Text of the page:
Let’s talk about getting the biggest bang for your buck when it comes to home repairs and renovating. This is something I’ve surprisingly never addressed on the blog until now- which is crazy because it’s something Emmett and I focus on with every home renovation we complete (from here forward). Click through for tips on adding (and increasing) the value of your home, to see which rooms are smart investments, and why you should always consider the resale value of your home. This post also turned out to be really raw and honest (aka long)– it might also give you some insight into the life that Emmett and I lead and our future plans.
I’ll start by saying, it was never our intention to “do this”- this being finding the worst home to renovate. We fell in love with the charm and character of our Ohio foreclosure and fell even more in love with the process- so much so, that we literally haven’t stopped renovating and making changes to our home since. Here we are, six years later, in a new state doing the exact same thing and learning new things along the way.
Some people ask if we’re house flippers and the answer is a solid NO… at least at this stage in our career. Although it might look like we’re “flipping” a home, we like to renovate, give a home it’s maximum potential, and enjoy living in it for awhile. Flipping to me is fast and all about the money or profit. That means lots of inexpensive and low quality materials are used to transform the house (although there are exceptions). We’re actually doing just the opposite: we use quality materials that are functional and aesthetically pleasing, and we transform the home to fit the needs of our lifestyle because we always stick around for 3-5 years.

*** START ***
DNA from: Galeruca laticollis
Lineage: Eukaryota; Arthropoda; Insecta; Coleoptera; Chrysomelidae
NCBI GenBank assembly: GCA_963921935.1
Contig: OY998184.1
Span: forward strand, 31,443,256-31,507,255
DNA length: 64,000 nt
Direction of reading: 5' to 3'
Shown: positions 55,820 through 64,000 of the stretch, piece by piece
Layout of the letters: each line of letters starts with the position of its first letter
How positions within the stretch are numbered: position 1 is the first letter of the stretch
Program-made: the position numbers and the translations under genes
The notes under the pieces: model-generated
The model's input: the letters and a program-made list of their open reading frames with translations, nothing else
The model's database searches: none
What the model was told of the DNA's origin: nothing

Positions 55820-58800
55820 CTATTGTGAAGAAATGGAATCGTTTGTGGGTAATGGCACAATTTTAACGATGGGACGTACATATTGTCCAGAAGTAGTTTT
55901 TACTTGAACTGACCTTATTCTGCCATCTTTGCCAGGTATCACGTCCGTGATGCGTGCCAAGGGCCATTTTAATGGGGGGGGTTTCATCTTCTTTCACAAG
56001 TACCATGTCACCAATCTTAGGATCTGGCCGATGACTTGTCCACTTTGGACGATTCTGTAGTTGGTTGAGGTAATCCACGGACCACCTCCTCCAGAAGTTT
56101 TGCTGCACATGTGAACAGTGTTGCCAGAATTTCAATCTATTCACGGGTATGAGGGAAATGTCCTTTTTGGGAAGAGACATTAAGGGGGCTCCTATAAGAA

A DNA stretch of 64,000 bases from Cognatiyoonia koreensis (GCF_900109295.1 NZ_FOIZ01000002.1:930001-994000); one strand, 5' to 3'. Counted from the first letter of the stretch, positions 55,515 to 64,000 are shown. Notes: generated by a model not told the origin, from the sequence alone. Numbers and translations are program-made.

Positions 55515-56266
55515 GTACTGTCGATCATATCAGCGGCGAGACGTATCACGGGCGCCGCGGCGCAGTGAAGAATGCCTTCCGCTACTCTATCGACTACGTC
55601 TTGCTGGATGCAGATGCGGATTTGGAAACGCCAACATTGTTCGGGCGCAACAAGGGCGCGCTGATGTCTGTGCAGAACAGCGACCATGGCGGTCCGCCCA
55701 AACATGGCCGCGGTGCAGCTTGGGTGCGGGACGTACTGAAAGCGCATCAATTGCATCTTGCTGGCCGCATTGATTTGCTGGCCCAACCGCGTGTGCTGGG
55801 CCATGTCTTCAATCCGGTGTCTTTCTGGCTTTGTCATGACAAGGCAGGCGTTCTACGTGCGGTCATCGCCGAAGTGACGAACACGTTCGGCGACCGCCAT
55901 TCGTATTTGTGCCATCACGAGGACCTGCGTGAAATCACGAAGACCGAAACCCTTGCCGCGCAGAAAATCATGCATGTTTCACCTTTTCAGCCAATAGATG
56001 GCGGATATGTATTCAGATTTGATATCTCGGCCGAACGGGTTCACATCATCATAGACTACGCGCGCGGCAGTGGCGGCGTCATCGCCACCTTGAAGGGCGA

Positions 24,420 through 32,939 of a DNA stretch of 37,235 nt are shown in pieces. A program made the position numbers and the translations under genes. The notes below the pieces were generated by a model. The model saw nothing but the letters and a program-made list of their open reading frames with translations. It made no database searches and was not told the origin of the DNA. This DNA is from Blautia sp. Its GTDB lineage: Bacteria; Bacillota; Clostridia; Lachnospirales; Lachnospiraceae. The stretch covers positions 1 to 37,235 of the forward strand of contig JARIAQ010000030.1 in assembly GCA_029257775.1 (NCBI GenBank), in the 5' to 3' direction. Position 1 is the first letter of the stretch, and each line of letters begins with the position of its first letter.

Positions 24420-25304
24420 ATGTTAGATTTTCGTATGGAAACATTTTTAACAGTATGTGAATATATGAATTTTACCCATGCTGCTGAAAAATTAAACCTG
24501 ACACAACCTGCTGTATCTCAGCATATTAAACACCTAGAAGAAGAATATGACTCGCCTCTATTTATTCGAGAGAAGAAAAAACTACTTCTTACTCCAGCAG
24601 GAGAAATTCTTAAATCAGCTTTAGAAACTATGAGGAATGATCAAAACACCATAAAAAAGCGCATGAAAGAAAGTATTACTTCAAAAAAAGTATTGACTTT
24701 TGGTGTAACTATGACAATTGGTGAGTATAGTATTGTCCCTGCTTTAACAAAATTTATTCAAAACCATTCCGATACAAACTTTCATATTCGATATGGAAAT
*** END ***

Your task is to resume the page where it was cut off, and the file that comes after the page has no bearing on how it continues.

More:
Is this our forever home? No, because like I mentioned- we LOVE renovating and this crazy process. I’m also a person who craves change. Emmett is the type of guy who always needs a project, and together- we have a real sense of adventure … moving and starting fresh is exciting to us! Don’t worry, we have plenty left to renovate, love, and live in before we move along to the next, but my point to sharing alllllll of this is to say- this lifestyle we’ve created influences our reno decisions. We have to think about resale value because this isn’t our forever home. I suppose we fall somewhere in the middle of the spectrum…. we don’t flip and use the cheapest materials, we love and appreciate quality (but let’s get real- we’re middle class and certainly not rich), but we are willing to invest in and enjoy our home while we can.
So, what does all of this mean? Every design and material decision we make is based not only our personal preferences, but also on the resale value of our home. If you’re not in your “forever home” you should also be thinking about these things. Hopefully these tips and insight will help you make informed decisions that will eventually pay off when it’s time to sell. I didn’t use to think this way, but being married to Emmett has it’s perks. He does accounting for a living and he’s a total numbers guy. Excel is his jam and when we decided to renovate again, he explained how this time we’d be smarter. It made perfect sense.
H O W T O T H I N K I N T E R M S O F R E S A L E :
Don’t purchase the nicest home on the block. // In fact, we always look for one of the worst. Why? It’s a shame to buy home that’s turnkey, knowing we’ll rip out the perfectly functional kitchen to make it our own. That wouldn’t be a good investment either- especially when we know we can increase the value and totally transform a diamond in the rough.